In 2011, four students at Korea Advanced Institute of Science and Technology (KAIST) committed consecutive suicides because they could no longer afford the school fees nor adapt to lectures given in English, which inhibited good grades. After the suicides, there were fierce social discussions about the effectiveness of teaching major studies in English. Many students and professors, who opposed English-taught major subjects, said English lectures did not benefit students because it was too hard to comprehend major subjects in the English language. It would be more beneficial if course subject matter were provided in Korean except for majors in the English department. However, many universities have continued to increase the percent of English-taught lectures because administrators believe it will raise students’ global ability. They insist students become accustomed to studying their major in English because they are living in a global society; i.e., they need to be able to explain their major in English. The increasing number of foreign exchange students is another reason for the increasing number of English-taught major subject lectures. Thus, the Sookmyung Times asked Sookmyungians their thoughts about learning major subjects in English.
- Debate Topic -
Major Subject Lectures Should Not be Offered in English
Department of Culture & Tourism ’13
Almost every university emphasizes the vision of being ‘global,’ and they focus on raising students’ English ability by offering English lectures. However, there are a lot of problems due to these English lectures, especially major subjects taught in English.
If major subject lectures are offered in English, the problem of poor understanding and communicating of knowledge to students arises. For example, a student who majors in Korean Language and Literature must learn about the origin of Korean, also known as Hangul, how the alphabet letters are combined to form words and sentences, and the beauty of the language as passed through Korean literature. Each language has its own unique cultural background, so teaching a culture other than English in English makes no sense because English cannot deliver the true nuance of Korean words. Likewise, there are many majors which do not require students to learn in English. Moreover, learning in the English language causes confusion among some students as they are unable to fully understand their subjects.
Also, not many students are fluent in English. Although SMU requires a fairly high English score on the KSAT test, attaining a good score on an English test and listening and understanding English well are completely different. Furthermore, not all professors speak English well enough to convey their specialty subject. When they attended university, English education was not as good as it is today, so most professors’ English pronunciation and speaking ability are rather low. On the other hand, some professors despite being proficient in English are unable to pass onto students understanding of their subject when teaching in English. All in all, the teaching of major subject lectures in English benefits neither students nor professors.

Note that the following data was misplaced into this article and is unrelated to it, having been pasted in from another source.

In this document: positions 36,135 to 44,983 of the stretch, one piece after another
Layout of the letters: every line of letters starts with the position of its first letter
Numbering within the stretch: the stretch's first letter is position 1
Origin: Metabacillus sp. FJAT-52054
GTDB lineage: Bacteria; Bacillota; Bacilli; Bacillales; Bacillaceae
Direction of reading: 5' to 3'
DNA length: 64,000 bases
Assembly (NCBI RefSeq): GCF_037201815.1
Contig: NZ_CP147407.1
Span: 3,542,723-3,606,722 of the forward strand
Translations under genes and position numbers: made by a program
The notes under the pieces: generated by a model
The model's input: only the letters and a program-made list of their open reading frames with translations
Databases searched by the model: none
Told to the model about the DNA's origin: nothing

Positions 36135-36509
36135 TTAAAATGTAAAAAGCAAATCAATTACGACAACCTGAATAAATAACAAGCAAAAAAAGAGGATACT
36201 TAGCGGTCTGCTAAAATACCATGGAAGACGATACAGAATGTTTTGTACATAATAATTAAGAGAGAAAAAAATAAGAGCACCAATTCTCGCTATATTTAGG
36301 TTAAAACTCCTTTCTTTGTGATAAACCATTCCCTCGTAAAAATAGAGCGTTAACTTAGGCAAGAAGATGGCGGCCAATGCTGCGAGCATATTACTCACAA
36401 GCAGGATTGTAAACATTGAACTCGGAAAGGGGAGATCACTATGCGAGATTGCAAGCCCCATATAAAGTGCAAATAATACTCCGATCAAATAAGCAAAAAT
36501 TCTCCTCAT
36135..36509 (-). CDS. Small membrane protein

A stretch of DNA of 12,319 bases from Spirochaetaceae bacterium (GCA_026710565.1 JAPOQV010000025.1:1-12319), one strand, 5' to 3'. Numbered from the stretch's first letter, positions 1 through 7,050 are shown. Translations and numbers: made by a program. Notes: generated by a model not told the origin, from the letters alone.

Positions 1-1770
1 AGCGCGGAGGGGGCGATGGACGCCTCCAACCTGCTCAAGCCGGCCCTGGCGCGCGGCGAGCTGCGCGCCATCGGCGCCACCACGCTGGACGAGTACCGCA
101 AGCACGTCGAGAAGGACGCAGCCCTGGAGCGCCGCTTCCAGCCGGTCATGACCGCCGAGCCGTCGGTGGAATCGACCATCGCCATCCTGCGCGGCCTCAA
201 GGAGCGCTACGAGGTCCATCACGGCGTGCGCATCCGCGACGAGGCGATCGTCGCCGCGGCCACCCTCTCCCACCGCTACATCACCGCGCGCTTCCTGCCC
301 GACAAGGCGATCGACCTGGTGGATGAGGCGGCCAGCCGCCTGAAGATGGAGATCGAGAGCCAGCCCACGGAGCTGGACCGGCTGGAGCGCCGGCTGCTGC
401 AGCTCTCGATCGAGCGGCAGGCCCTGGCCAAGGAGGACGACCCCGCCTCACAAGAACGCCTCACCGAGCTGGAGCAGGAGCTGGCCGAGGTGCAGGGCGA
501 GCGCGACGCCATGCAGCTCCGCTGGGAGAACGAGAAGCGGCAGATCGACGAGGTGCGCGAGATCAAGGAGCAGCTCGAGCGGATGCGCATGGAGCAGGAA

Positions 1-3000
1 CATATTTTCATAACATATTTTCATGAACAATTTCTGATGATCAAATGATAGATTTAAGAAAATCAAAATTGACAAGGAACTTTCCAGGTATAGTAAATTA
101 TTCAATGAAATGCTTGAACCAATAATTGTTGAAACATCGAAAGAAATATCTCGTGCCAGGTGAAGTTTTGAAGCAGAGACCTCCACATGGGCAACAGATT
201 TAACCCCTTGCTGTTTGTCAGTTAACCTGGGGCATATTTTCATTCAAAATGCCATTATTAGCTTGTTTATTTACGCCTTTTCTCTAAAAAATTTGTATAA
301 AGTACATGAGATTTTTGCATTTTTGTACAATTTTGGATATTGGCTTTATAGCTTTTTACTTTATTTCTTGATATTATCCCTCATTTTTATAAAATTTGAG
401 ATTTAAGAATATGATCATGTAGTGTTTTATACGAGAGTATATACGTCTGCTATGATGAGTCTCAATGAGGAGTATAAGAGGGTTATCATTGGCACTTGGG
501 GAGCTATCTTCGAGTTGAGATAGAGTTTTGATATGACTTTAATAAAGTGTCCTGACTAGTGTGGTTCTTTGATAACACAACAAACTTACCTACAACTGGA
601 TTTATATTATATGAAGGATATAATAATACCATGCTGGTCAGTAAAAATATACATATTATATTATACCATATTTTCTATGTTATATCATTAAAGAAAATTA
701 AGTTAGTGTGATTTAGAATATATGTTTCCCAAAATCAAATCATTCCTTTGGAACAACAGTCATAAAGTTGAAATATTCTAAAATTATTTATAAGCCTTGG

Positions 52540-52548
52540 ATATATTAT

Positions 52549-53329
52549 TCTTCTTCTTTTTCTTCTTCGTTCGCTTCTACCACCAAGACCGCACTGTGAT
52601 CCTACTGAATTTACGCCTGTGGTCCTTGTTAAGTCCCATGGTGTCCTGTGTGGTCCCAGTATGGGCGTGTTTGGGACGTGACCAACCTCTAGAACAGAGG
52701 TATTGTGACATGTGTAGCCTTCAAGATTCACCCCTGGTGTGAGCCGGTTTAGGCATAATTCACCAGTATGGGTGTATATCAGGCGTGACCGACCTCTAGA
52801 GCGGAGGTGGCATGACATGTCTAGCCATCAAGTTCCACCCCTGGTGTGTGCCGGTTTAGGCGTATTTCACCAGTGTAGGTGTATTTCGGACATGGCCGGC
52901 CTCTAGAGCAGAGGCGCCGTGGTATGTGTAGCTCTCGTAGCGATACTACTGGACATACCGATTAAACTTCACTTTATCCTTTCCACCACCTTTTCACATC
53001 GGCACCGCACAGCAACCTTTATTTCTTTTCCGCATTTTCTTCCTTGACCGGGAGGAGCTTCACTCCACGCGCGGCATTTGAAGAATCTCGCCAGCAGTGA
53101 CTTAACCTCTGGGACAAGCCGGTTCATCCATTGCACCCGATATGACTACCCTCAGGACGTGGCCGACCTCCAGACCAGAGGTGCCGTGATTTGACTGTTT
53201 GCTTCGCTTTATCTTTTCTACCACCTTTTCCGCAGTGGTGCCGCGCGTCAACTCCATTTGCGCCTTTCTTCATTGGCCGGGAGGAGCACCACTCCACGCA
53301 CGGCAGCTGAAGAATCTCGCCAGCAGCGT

Although English is important in this era of globalization, schools must consider education first. Therefore, I assert that major subject lectures taught in English should not be increased.
Division of Economics ’13
These days, there are lots of English taught lectures at university. Although there has been great argument over English-taught major subjects, they provide more advantages than if the courses were only taught in Korean.
First, these lectures will widen students’ right; they have the right to choose the lecture language. At university, students have the right to select lectures according to personal preference or with their future in mind, so there should be various lectures offered. While some students may wish to study in Korean, other students in particular those preparing to study abroad may want to enroll in major subjects that are offered in English. Therefore, increasing the number of major subject lectures in English would satisfy student demands.
Secondly, some subjects, if taught in English, would provide better understanding of the subject matter than if the subject was taught in Korean. Many courses like economics, science, and sociology originated from the West and were developed in America. Those countries used English as part of the academic world. If translated those words would have different meanings from the original English words, which may confuse students or incorrectly detail data. Thus, teaching major studies in English helps students to learn correct knowledge.
Lastly, the more English lectures provided by a university, the more competitive edge the university has in this era of globalization. Students are living in a connected world, so high levels of communication and language ability are essential. Offering major subjects in English is the way a university raise students’ global capability. Also, from foreign students’ perspectives, when they study in Korea, they choose universities offering many English-taught major subjects because there they are not proficient enough to understand Korean lectures.
In conclusion, English-taught major subjects should be offered because they will bring benefits to both students and the schools.